by Margarita  Kurtz
EDGE Media Network Contributor
Wednesday Sep 26, 2012

The noblest profession gets put through the paper shredder in this gloomy examination of a troubled high school in Mineola. "Detachment" explores a range of education ills from bullies to student apathy, plummeting test scores, and a burnt out faculty.

Director Tony Kaye, having explored neo-Nazism in "American History X," has turned the spotlight on the American troubled public school system by using ex-teacher Carl Lund's script and interspersing the action with talking heads, animation, interviews with real-life teachers, and grainy flashback sequences.

"Detachment" stars Adrien Brody as Henry Barthes, a substitute teacher who flits from teaching assignment to teaching assignment, remains aloof in performing his duties to his troubled students and never stays long enough at any school. In spite of his remote manner and his efforts to come to terms with his family's demons, the detached Barthes manages to form bonds with lonely student Meredith (played by Kaye's daughter, Betty Kaye) and a teenage prostitute Erica (Sami Gayle). Brody superbly leads an all-star cast, which includes: Marcia Gay Harden, the high school principal who's been put on notice, Christina Hendricks (Mad Men), James Caan, and Lucy Liu as fellow teachers and staff trying to make it through the day.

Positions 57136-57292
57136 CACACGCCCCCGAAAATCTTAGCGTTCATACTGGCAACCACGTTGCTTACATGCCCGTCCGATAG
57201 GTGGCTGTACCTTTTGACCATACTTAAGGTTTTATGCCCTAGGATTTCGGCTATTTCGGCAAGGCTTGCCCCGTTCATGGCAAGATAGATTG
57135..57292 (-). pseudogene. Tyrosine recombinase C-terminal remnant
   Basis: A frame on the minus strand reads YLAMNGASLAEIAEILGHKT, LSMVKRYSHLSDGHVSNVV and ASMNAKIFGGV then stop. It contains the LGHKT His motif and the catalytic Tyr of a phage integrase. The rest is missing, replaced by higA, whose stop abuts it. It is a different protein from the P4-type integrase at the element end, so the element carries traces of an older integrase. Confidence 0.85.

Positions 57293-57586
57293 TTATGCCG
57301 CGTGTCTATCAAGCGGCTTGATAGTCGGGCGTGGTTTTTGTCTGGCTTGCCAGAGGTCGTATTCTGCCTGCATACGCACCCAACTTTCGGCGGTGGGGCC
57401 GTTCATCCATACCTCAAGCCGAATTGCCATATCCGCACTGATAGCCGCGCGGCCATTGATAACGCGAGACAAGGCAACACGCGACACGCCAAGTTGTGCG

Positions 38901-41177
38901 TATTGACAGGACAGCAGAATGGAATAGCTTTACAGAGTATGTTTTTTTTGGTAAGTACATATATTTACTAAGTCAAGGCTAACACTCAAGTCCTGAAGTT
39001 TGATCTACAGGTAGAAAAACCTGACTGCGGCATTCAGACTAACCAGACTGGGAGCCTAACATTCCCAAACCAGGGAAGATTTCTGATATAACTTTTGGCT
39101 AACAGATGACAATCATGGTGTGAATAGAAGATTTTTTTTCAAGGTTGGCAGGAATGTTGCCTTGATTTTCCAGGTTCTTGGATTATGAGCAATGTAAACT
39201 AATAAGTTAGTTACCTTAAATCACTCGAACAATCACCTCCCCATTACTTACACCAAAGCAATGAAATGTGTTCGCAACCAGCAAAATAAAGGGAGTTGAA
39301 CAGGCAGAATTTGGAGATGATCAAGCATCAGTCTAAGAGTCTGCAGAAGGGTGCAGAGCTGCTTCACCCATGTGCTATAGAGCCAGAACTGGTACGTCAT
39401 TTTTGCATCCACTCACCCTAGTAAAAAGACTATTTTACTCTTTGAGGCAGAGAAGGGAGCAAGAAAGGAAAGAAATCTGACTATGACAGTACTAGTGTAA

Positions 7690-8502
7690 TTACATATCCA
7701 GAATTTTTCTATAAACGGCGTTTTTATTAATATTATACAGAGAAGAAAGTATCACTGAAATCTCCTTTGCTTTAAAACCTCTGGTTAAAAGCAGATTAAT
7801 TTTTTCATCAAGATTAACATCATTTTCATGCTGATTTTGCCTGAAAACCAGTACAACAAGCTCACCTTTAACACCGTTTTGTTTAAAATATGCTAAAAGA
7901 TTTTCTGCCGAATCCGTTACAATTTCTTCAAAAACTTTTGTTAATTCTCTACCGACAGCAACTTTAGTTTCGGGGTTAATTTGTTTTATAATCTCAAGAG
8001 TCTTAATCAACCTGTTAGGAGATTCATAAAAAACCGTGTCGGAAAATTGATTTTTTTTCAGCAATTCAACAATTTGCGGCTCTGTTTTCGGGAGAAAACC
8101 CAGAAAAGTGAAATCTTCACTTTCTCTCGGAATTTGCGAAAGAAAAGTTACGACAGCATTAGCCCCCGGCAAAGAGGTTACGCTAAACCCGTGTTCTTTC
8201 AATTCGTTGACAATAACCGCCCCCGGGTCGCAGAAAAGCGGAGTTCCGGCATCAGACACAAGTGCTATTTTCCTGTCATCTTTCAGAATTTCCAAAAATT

Going against the typical inspirational teacher movie, this one, with its pessimistic outlook is alarmingly realistic and depressing, but still worth viewing.

Special Features include an Interview with Director Tony Kaye and Adrien Body, presented by American Express, and Interviews from the Red Carpet at the Tribeca Film Festival Premiere in Dolby 5.1 Surround Sound. No subtitles available. Runtime: 98 min., plus extras.

$26.95 US


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